Was the Treaty of Versailles Too Harsh on Germany?

Custom Student Mr. Teacher ENG 1001-04 7 January 2017

Was the Treaty of Versailles Too Harsh on Germany?

The Treaty of Brest-Livosk cannot measurably be compared to the Treaty of Versailles. It is more akin to the Treaty of Ghent. Remember, that as a strategic political move, giving up the Baltic countries, which were small and geographically closer to Germany than to the Soviet Union,didn’t appreciably decrease the Russian landscape. In 1939, as part of the infamous Molotov-Ribbentrop Pact, Germany, controlled by the Nazis, returned the favor and secretly agreed that the Baltic countries would be part of the Soviet sphere of influence. Stalin’s Red Army quickly occupied all three. However, Nazi Germany in 1941 invaded the Soviet Union and overran and occupied the Baltic states, pact not in consideration to the Nazi war machine. As treaties go, the Versailles treaty was less of political expediency than it was of revenge and retribution against Germany.

Returning those territories that were overrun, and controlled by German forces to the rightful governing bodies was just. The reparation amount was absolutely ludicrous. Banning Germany from uniting with Austria was ridiculous. Austria was, and still is, a small country, with German heritage. That would be like saying that Northwest Territories couldn’t be part of the United States. Bad example, I know, but along the same lines as far as custom, language, heritage, etc. Limiting Germany’s army and navy was simply nothing more than the revenge I mentioned earlier. Russia already had a history of conquest, as well as other European nations which had much to gain by annexing territory traditionally within the bonds of Germany and controlling the financial resources to be had in those acquisitions.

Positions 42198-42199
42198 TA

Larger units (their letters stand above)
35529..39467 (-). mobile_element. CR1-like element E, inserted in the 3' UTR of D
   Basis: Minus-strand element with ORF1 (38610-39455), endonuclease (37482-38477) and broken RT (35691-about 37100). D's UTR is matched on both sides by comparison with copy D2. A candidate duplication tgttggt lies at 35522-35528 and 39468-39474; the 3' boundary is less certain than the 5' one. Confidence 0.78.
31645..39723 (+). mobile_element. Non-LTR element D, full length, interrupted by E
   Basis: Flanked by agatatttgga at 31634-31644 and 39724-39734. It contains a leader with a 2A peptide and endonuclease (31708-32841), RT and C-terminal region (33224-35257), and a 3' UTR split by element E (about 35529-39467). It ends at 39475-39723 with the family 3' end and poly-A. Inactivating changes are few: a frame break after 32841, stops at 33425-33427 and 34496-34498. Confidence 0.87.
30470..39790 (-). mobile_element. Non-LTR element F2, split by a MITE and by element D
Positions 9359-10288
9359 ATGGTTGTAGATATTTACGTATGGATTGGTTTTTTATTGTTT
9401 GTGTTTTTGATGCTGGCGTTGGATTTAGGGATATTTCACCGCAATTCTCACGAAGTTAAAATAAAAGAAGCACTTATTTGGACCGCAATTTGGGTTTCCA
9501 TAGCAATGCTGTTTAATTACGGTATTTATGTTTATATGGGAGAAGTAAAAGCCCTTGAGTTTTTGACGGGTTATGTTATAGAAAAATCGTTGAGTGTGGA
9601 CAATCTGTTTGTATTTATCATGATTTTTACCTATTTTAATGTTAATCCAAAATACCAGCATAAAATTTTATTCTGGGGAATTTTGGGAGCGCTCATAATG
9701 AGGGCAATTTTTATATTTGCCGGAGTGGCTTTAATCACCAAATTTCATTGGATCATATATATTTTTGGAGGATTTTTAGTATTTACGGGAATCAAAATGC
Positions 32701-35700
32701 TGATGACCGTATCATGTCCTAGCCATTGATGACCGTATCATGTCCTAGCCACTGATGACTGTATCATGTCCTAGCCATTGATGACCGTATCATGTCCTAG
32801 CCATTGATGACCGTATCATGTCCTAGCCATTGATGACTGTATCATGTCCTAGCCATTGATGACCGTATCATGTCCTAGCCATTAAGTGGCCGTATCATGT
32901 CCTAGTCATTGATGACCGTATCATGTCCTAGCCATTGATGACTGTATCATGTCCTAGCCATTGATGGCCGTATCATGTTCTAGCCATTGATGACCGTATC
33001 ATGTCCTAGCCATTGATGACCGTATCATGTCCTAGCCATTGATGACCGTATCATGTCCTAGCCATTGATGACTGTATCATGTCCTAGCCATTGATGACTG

Granted, they were as devastated financially as the rest of Europe, but not having to pay that outrageous reparation would have let Germany recover and become financially sound. As you stated, the depredations of the war in Europe were immense, in lives and in assets. It would have been a coup indeed to see aggression turned against Germany in retaliation. That this wasn’t the consideration has no bearing. The possibility existed. The damage the treaty did to the German psyche was of more import than any other consideration. When you lower a group of people, attacking their finances (the treaty caused a widespread and lengthy depression), their national pride and their ability to defend themselves, you leave them ripe for the type of propaganda spewing zealots that take power and commit atrocities. Too harsh? In some respects, yes. A cause of the war? No. A contributing factor, yes.

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  • University/College: University of California

  • Type of paper: Thesis/Dissertation Chapter

  • Date: 7 January 2017

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